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Computational Design and Optimization of G-CSFR Modulators


Ullrich,  T       
Department Protein Evolution, Max Planck Institute for Biology Tübingen, Max Planck Society;

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Ullrich, T. (2024). Computational Design and Optimization of G-CSFR Modulators (PhD Thesis, Eberhard-Karls-Universität, Tübingen, Germany, 2024).

Cite as: https://hdl.handle.net/21.11116/0000-000E-4ADA-A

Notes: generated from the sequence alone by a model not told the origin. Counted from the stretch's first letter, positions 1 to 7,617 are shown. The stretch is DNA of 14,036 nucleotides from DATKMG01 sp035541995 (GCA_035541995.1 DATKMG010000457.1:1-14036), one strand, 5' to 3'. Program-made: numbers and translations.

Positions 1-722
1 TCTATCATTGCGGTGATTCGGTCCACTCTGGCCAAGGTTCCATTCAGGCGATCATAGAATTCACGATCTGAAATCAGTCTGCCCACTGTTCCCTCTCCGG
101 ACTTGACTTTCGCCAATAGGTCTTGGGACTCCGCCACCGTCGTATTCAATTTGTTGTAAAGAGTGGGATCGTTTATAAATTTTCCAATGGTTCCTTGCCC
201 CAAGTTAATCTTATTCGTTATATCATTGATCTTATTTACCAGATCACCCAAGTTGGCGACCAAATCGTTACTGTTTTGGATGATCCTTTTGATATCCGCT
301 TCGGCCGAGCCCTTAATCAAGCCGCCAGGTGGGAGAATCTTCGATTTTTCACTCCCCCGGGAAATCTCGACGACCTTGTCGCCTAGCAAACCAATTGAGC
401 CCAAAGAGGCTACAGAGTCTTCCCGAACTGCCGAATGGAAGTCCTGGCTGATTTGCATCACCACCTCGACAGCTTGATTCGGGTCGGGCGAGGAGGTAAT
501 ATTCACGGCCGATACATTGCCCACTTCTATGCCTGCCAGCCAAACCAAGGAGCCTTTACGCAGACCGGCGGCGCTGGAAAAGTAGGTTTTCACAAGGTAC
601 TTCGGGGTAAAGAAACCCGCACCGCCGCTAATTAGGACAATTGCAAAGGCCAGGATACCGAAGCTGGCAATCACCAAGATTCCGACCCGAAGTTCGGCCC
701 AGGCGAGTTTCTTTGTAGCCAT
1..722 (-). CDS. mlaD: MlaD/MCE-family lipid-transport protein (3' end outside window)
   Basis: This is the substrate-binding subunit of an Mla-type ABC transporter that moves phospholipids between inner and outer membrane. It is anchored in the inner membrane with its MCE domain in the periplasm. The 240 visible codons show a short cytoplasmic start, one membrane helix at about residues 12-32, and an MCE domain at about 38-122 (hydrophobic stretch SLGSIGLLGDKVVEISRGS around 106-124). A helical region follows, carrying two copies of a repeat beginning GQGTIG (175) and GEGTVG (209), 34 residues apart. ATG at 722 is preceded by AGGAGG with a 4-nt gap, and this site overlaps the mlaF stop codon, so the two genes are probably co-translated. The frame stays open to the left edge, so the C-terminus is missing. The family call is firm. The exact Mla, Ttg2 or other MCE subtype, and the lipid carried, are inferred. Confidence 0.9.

Considering the indispensable role played by proteins in maintaining vital life processes, it is not surprising that proteins are linked to a broad spectrum of diseases. Conversely, proteins can be leveraged for effective therapeutic interventions. For example, secreted growth factors known as cytokines have emerged as promising candidates for protein-based therapeutics, primarily due to their potent immunomodulatory properties. An integral element of the innate immune system consists of neutrophils, the maturation of which is coordinated by a hematopoietic subprocess known as granulopoiesis. This process requires a complex interplay among various cytokines and their corresponding receptor molecules. A critical player in these interactions is the granulocyte-colony stimulating factor receptor (G-CSFR), which is activated by its native ligand, G-CSF. Unlike most other cytokines, G-CSF has found clinical use in its native form due to its favorable safety profile and its ability to higher the number of neutrophils in the blood. However, G-CSF application is restricted by its stability, production cost and native activity on G-CSFR. Additionally, there is very limited knowledge regarding non-native G-CSFR modulators, which could be key not only for understanding G-CSFR related diseases, but also for the development of innovative therapeutic applications. In order to unlock the untapped potential of the clinically significant G-CSFR beyond its native activity, my objective was to employ protein design techniques to craft novel ligands capable of modulating G- CSFR activity. In addition to customizing receptor activity, these designs offer enhanced stability and more efficient production compared to their native counterpart G-CSF. I utilized a recently developed hyper-thermostable de novo designed G-CSFR binding module and optimized it with in silico and in vitro high-throughput methods to obtain a broad spectrum of variants with enhanced binding affinity. I demonstrate that these enhanced binding modules can be utilized to generate G- CSFR agonists that achieve G-CSF activity in cell-based assays and can also be used to create ligands capable of modulating G-CSFR activity by tuning receptor geometry. These ligands featured fine-tuned intracellular signaling, transcriptomic activity, and primary stem cell differentiation and exhibit in vivo activity in zebrafish and mouse models. In addition to designing agonists, I show that these enhanced binding modules can be used to generate competitive G-CSFR antagonists with nanomolar inhibitory activity. To the best of my knowledge this work is the first demonstration that G-CSFR activity can be tuned by the design of ligands inducing non-native receptor geometries. Additionally, this study presents an array of binding modules with diverse affinities to G-CSFR, along with the newly designed ligands, providing the foundational components for systematic investigation of G-CSFR activity modulation. These findings hold significant promise for advancing the development of innovative protein therapeutics.